Submission to the House of Commons Standing Committee on Justice and Human Rights, May 2019.
Online hate that is directed at women is rooted in social inequity and seeks to control women’s behaviours through discomfort, anxiety and fear. Addressing online hate in Canada requires specific action by the federal government that is informed by a gender-based analysis and should remain a core principle of Canadian law. Unfortunately, current options do not sufficiently support those experiencing online hate because of the fact that they are women, or indeed anyone who experiences online hate due to their biological sex, gender associations and/or sexual orientation.
Urgent Action Needed to Ensure Indigenous Women Are Not Sterilized Without Their Consent, December 10, 2018
Forced and coerced sterilizations of Indigenous women are a result of systemic violence and discrimination against Indigenous peoples. These sterilizations are an assault on Indigenous women, their families, their communities, and their Nations that have already been subjected to forced assimilation through colonialism, including eugenic practices. The Foundation is one of 72 organizations endorsing this joint statement calling for government action to #DefendConsent and end #ForcedSterilization of Indigenous women in Canada.
Submission for consultation on handguns and assault weapons, November 18, 2018
In Canadian households, the presence of firearms is the single greatest risk factor for lethality of domestic violence. This letter addressing Bill Blair, Minister of Border Security and Organized Crime Reduction, outlines why the Canadian Women’s Foundation supports a ban on assault weapons and a ban on handguns, as part of our commitment to make the lives of women and girls safer.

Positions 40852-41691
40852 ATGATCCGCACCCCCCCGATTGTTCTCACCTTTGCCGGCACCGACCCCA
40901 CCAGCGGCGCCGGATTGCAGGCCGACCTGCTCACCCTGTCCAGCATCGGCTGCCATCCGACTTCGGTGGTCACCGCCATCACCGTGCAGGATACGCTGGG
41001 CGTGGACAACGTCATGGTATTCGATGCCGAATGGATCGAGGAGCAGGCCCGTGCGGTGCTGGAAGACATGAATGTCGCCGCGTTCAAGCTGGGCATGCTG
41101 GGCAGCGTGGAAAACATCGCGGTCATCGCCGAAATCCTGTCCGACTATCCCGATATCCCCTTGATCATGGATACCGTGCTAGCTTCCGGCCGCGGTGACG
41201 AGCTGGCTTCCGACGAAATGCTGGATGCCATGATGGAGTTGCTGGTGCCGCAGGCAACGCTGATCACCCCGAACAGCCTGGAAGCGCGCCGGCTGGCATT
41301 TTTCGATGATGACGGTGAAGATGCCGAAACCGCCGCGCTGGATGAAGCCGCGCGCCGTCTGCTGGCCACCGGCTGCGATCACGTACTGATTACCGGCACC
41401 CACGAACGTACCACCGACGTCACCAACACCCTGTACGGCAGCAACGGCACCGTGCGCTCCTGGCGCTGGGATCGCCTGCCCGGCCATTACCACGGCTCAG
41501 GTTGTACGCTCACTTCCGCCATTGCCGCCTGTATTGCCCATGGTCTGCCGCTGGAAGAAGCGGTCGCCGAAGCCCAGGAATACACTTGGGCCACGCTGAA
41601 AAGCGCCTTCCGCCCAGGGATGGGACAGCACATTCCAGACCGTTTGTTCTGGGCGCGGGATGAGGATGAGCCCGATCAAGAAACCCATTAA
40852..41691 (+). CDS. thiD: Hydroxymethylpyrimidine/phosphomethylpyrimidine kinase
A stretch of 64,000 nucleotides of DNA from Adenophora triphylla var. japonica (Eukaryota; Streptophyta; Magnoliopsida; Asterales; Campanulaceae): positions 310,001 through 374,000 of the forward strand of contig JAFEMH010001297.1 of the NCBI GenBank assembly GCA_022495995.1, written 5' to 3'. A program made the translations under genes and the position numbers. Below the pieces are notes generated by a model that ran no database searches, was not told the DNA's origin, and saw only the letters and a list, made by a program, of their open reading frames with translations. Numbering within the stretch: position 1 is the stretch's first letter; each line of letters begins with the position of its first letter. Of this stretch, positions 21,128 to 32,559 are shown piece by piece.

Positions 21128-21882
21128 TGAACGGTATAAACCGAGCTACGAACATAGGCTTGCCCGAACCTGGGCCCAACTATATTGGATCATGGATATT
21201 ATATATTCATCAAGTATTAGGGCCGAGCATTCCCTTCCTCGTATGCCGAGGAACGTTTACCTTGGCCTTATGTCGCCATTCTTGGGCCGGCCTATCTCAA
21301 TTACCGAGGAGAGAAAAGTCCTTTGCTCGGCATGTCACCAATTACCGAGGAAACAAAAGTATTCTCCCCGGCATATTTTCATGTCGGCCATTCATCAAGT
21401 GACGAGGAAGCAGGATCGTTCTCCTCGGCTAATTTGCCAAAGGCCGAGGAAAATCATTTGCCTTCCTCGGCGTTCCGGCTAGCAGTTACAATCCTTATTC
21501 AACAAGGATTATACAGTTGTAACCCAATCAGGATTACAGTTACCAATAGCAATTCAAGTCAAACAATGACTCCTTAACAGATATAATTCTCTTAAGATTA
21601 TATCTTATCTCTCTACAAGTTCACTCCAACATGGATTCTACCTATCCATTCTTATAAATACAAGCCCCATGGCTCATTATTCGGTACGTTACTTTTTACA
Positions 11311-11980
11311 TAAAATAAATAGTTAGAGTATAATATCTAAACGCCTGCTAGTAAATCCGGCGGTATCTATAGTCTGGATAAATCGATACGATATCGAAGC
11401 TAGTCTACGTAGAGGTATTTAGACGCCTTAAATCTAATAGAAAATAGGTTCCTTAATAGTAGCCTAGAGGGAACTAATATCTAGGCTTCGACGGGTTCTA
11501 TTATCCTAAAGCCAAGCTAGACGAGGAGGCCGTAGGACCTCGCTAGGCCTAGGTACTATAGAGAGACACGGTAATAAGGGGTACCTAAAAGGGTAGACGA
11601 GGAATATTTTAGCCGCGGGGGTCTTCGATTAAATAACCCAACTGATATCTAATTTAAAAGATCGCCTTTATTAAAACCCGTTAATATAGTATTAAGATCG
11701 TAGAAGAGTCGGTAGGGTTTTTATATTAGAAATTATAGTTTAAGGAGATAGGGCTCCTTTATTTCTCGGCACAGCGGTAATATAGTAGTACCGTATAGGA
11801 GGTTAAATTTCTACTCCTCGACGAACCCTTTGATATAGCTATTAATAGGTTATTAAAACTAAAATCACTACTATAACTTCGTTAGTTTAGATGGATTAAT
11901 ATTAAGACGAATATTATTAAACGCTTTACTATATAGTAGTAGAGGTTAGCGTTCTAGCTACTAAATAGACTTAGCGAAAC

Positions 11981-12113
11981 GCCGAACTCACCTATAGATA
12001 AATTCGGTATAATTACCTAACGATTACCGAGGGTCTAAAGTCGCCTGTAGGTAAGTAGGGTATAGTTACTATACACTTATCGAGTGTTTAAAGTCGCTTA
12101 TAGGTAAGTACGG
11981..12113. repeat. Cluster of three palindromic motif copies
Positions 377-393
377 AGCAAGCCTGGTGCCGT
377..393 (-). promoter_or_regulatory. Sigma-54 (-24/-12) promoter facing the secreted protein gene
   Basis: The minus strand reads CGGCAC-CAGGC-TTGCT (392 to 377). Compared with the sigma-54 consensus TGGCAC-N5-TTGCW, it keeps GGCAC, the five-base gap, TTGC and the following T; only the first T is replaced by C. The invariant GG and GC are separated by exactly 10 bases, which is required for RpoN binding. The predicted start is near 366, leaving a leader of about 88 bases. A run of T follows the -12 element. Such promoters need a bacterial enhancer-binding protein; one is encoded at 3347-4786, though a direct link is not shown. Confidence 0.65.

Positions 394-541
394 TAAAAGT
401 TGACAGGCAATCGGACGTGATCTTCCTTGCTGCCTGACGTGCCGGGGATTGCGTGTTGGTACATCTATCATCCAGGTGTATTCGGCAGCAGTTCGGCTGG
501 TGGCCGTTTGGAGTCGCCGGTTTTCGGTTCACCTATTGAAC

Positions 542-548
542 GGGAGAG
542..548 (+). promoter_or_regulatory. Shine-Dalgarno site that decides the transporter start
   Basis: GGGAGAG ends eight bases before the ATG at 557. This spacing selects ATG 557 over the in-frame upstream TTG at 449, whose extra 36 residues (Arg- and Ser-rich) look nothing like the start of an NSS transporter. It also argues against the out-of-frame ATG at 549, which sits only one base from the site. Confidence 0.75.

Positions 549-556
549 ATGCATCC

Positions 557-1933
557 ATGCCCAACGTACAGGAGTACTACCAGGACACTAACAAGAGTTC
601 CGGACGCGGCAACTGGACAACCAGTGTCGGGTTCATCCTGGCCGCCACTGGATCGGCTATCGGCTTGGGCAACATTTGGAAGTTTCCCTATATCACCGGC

Bill C-78: An Act to amend the Divorce Act, the Family Orders and Agreements Enforcement Assistance Act and the Garnishment, Attachment and Pension Diversion Act and to make consequential amendments to another Act, November 16, 2018.
Given that preventing family violence is a key issue for the Canadian Women’s Foundation, this policy brief outlines recommendations for how Bill C-78 may be improved to reduce the risk of family violence and mitigate its impact. While some aspects of Bill C-78 are positive, others may place women at greater risk of experiencing continued family violence through the divorce process.
Submission for consultations in advance of the 2019 Budget
Canada’s competitiveness is significantly compromised if half of the population is left behind. Gender equity is fundamental to Canada’s social, political, and economic progress and to our prosperity. Public policy requires a robust, intersectional, gender-based analysis that considers differential impacts across communities. This submission contains 10 recommendations aimed at ensuring that Canada’s approach is gender responsive and inclusive.
Gun Control and Violence Prevention, May, 2018.